This program for heritage speakers of Spanish in Alicante, Spain, administered by the Academic Language Institute, offers courses at the University of Alicante given by specialists in the field of Spanish for Native Speakers and serves as a nexus between Spain and the Hispanic/Latino communities of the United States. A component of this program includes the launching of a virtual library of U.S. Hispanic literary texts that will become part of the Cervantes Virtual Library at the University of Alicante. This is the largest online repository of Spanish language literary texts in the world.

Endangered Languages
This interactive e-learning module, available in English and Dutch, zooms in on two regions: Northeast Siberia and Western New Guinea. In this module much attention is paid to issues like language revitalization, the pride of people for its own language, culture and traditions, the importance of self-esteem and own identity. You can learn about language,– its origins, why languages die, as well as how speakers of different languages view the world.

Enduring Voices: Documenting the Planet's Endangered Languages - MAP
National Geographic's Enduring Voices Project strives to preserve endangered languages by identifying language hotspots—the places on our planet with the most unique, poorly understood, or threatened indigenous languages—and documenting the languages and cultures within them.

French Heritage Language Program
This website now offers a new “Teaching Resources” section, entirely dedicated to the teaching of heritage French and, to a certain extent, heritage languages in general.

This section aims at providing heritage French teachers with the pedagogical guidelines and latest research that will help them respond to the needs, and highlight the strengths, of their students. It also provides a broad range of authentic materials that will prove particularly useful for lesson development around the cultural, social, economical and political realities of Francophone countries. Finally, this website is also a place to find information on the institutions of la Francophonie.

The Language Materials Project: A Searchable Database - MAP
The UCLA Language Materials Project (LMP) is an on-line bibliographic database of teaching and learning materials for over 100 Less Commonly Taught Languages (LCTLs). The LMP, which is funded by the US Department of Education International Education and Graduate Program Service, was created in 1992. The LMP is a unit of the UCLA Center for World Languages. Both the LMP and the UCLA Center for World Languages are affiliated with the UCLA International Institute.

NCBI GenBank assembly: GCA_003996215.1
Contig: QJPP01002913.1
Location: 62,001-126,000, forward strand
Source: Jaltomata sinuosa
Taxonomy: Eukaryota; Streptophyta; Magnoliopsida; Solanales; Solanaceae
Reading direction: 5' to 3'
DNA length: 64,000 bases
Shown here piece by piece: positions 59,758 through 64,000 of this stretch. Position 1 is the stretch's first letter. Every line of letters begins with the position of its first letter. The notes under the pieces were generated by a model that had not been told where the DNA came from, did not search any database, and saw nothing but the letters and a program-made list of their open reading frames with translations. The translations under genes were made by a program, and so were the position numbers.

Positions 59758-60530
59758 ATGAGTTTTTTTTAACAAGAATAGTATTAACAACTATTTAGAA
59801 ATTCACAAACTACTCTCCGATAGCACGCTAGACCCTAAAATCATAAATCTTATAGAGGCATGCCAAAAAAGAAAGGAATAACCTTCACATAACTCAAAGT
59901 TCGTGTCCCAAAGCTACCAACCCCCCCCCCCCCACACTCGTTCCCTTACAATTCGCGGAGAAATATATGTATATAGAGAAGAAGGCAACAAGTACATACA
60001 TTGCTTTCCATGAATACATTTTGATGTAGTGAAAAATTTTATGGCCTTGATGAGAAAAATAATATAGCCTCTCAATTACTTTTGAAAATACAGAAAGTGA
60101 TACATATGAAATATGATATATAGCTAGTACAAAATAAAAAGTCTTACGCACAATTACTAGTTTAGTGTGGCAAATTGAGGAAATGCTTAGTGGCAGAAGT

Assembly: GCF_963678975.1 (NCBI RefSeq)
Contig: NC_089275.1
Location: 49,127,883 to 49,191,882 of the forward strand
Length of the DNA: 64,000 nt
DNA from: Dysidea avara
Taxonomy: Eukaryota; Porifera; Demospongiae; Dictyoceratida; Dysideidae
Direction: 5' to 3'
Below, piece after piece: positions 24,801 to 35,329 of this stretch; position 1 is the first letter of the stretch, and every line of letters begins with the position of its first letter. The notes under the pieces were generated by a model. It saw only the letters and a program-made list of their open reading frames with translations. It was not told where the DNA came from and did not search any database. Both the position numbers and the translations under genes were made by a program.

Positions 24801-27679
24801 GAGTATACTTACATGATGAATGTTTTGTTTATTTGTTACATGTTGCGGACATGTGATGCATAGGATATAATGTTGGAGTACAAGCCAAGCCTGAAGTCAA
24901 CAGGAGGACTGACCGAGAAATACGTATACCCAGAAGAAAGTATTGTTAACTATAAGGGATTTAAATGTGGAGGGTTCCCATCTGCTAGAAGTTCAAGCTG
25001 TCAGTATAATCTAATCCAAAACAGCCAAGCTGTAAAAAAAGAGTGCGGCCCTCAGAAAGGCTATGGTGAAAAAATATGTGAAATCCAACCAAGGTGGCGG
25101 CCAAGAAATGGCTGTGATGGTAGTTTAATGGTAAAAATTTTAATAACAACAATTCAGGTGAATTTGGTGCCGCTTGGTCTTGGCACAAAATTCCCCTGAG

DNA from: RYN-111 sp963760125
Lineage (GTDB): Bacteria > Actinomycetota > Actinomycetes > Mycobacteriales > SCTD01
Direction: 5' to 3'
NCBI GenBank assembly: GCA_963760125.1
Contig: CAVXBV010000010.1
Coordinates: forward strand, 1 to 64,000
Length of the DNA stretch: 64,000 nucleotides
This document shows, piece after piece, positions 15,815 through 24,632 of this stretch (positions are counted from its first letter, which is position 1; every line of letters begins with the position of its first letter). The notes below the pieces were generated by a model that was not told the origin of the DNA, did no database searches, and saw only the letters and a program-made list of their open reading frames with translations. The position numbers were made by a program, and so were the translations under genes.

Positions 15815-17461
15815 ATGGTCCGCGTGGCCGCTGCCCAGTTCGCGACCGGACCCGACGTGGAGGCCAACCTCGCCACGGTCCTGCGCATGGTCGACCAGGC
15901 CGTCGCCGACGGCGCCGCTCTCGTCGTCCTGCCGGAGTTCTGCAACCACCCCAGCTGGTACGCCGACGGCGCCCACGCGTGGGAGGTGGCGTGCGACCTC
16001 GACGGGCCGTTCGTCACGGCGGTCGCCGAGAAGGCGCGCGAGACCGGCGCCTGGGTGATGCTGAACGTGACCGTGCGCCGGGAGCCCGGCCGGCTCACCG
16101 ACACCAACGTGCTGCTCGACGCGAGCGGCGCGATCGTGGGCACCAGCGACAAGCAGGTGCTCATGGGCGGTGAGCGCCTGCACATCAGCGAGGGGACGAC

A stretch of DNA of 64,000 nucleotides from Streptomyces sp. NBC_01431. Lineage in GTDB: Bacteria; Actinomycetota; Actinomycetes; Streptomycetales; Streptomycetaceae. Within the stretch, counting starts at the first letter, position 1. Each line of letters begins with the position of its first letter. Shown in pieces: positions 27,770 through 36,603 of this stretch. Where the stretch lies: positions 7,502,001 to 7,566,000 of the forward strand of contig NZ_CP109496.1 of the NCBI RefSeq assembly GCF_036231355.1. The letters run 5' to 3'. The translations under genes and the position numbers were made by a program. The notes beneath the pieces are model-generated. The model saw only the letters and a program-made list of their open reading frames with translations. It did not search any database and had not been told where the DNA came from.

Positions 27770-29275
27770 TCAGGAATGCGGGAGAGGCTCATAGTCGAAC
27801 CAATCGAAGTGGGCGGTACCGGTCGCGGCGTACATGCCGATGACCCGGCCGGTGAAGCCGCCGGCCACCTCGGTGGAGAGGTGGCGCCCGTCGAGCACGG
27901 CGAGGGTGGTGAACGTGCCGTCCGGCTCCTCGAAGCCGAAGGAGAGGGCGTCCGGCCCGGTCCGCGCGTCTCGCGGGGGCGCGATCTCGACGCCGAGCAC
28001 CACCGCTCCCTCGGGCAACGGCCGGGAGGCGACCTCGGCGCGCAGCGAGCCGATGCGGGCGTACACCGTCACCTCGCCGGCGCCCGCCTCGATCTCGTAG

Language Resource Center, UCLA
This Web site contains information about activities and conferences at the University of California, Los Angeles (UCLA) related to heritage language education and research. It includes heritage language courses taught at UCLA, research projects that are underway, and resources for heritage language program personnel.

Language Policy Research Unit (Arizona State University)
LPRU, under the direction of Dr. Terrence Wiley, promotes research and policy analysis on the challenges and opportunities posed by national and global multilingualism. LPRU priorities include: a) interdisciplinary studies designed to promote equitable language policies in education and society; b) language demographic studies with policy implications for language rights and preservation; c) historical and contemporary studies on language contact, conflict, and minority language accommodation and promotion; d) and media, legal and legislative analyses designed to better inform public discourse and policymaking in state, national, and international contexts. The site provides links to the full-text of research articles and reports which are freely available on-line, and which address issues of language policy. These articles and reports come from on-line journals, agency and organization websites, and the websites of individual researchers/scholars.

Less Commonly Taught Language (LCTL) Course Database
This database, part of the Less Commonly Taught Languages (LCTL) Project sponsored by the Center for Advanced Research on Language Acquisition (CARLA), contains information on LCTL course offerings for over 300 languages at more than 2,000 colleges and universities in North America, and at elementary, middle and high schools. More than 25 Less Commonly Taught Languages are listed on the distance ed database of credit courses.

LitSite Alaska
An interactive Web site with a wealth of information, insights and stories about the history, diversity, culture and traditions of Alaskans. Over 1,000 pages of text have been enhanced with audio files, using IBM WebSphere Voice Server text-to-speech software. These audio files even include uncommon pronunciations of Alaskan native names and words such as KwaashKiKwaan, Tlingit, and Inupiaq.

The Modern Language Association (MLA) Language Map - MAP